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Thursday, 19 June 1997
Page: 5911

Mr MARTIN FERGUSON(10.38 a.m.) —I return to the issue of youth unemployment. I remind the chamber that Mr Howard said that youth unemployment was the biggest social problem facing Australia. He went into the election campaign committing himself to doing big things for the young unemployed of Australia.

I touch on the question of work for the dole, which will apply, for example, to 18- to 20-year-olds. I have a question for the government: if I am a 19-year-old and, on the basis of the announcement going to the issue of youth allowance, based on my parents' household income I am not entitled to unemployment benefits, is there a guarantee that, if I am required to work on a compulsory basis, as suggested by the government, will I receive a payment for that compulsory requirement to participate in the work for the dole program?

I also raise what I find a strange proposition. I refer in passing to the Green Corps. The Green Corps is very small when compared with the old LEAP program. The majority of participants in Green Corps to date have actually had jobs or been in full-time education. I find it strange that at the end of their program they are entitled to an additional allowance of $500 to go on to a further training opportunity.

Why isn't a similar allowance available, for example, to people who will be compulsorily required to work for the dole? Work for the dole is not going to go to some people who have been fortunate enough in the past to have had jobs or been engaged in full-time training or education opportunities. Surely those participants should be encouraged at the end of a compulsory requirement to undertake work for the dole to a grant of, say, $500—similar to Green Corps—to go on to a training opportunity.

I say that because, whilst I have serious problems with the question of work for the dole, the value of some of the labour market programs such as LEAP was that that actually gave the young person the opportunity to work themselves out from a personal point of view and to come to terms with their lack of discipline in work and some of the personal difficulties that they had. The time was used by them to actually work out what they wanted to do in the future, such as a traineeship or an apprenticeship. In that context, it is very valuable that they be given some additional assistance or encouragement to go on and take up an alternative training opportunity. We are putting aside the question of the value or otherwise of work for the dole and raising what we should be doing for those people who are going to have the stigma of saying to an employer, `Yes, I am a graduate of work for the dole; two days on, five days off. But would you please put that aside because I really want to do something with my life.' The explanation I am looking for from the government is of when we will get some additional encouragement for those people to actually get some financial assistance to go on to alternative training opportunities.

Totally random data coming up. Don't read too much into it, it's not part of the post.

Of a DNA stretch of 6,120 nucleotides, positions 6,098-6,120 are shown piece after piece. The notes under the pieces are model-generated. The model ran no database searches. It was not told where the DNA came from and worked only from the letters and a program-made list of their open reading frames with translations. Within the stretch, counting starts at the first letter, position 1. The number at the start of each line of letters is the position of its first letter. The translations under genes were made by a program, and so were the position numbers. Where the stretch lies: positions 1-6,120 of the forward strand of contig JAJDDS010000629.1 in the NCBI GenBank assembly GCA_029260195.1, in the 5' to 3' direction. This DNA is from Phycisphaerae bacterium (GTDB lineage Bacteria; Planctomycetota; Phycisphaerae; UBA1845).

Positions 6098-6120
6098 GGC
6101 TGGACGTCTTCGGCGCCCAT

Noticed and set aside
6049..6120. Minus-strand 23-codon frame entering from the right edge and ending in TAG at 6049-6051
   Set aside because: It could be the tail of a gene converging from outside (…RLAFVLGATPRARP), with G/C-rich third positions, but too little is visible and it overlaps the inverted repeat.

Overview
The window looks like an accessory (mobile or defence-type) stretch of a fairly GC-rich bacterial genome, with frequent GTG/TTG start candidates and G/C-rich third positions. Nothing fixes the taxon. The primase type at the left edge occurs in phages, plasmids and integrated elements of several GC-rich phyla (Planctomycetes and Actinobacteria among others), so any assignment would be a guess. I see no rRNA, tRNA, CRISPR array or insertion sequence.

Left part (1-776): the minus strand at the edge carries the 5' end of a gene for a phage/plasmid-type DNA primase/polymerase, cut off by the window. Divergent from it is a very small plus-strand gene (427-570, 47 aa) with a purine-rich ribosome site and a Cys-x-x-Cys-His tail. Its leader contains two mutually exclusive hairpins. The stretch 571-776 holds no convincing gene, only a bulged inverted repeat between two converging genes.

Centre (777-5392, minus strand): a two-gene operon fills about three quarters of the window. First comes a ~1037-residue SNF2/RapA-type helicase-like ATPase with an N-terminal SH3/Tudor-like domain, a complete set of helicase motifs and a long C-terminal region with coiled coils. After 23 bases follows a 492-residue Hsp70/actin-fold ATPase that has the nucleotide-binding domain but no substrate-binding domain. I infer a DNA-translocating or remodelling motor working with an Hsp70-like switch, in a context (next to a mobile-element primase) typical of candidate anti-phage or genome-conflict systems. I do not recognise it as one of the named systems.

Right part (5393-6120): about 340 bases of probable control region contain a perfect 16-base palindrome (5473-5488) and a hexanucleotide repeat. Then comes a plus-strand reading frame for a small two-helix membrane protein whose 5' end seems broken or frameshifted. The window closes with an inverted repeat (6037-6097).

I say that because I think youth unemployment is a major problem. I am vitally concerned with the fact that, after 15 months of this government, not only have they not made a dent in youth unemployment, but youth unemployment has risen in Australia. More importantly, we are getting suburbs and regions of very high youth unemployment. In fact, the national capital, that the Prime Minister has turned his back on as not being good enough as the centre of government any more, is an area of high youth unemployment. Those people out there in the suburbs of Canberra are looking for more than work for the dole and a Green Corps program that largely benefits people in terms of full-time jobs or training opportunities.

I say in conclusion that we have got major concerns with the performance of this department but not in isolation. It goes to the whole budget strategy of this government. Unless we get a higher level of economic growth we are not going to make a huge impact on reducing unemployment in Australia. The truth of the matter is that the reduction in interest rates to date, and there have been four reductions, are not a vote of confidence with respect to the performance of this government. I suppose the Reserve Bank is doing what this government has failed to do. They are trying to stimulate some investment and encouragement out there. They have finally realised that they should not just be concerned about building on our achievements from the point of view of breaking the back of inflation. They have come to terms with the fact that the Treasurer is wrong to focus just on the question of the rate of inflation and they must be vitally concerned with the issue of unemployment. We have an all-time high. We have also a deterioration I might say in terms of long-term unemployment. We need a regional strategy to help those people. (Time expired)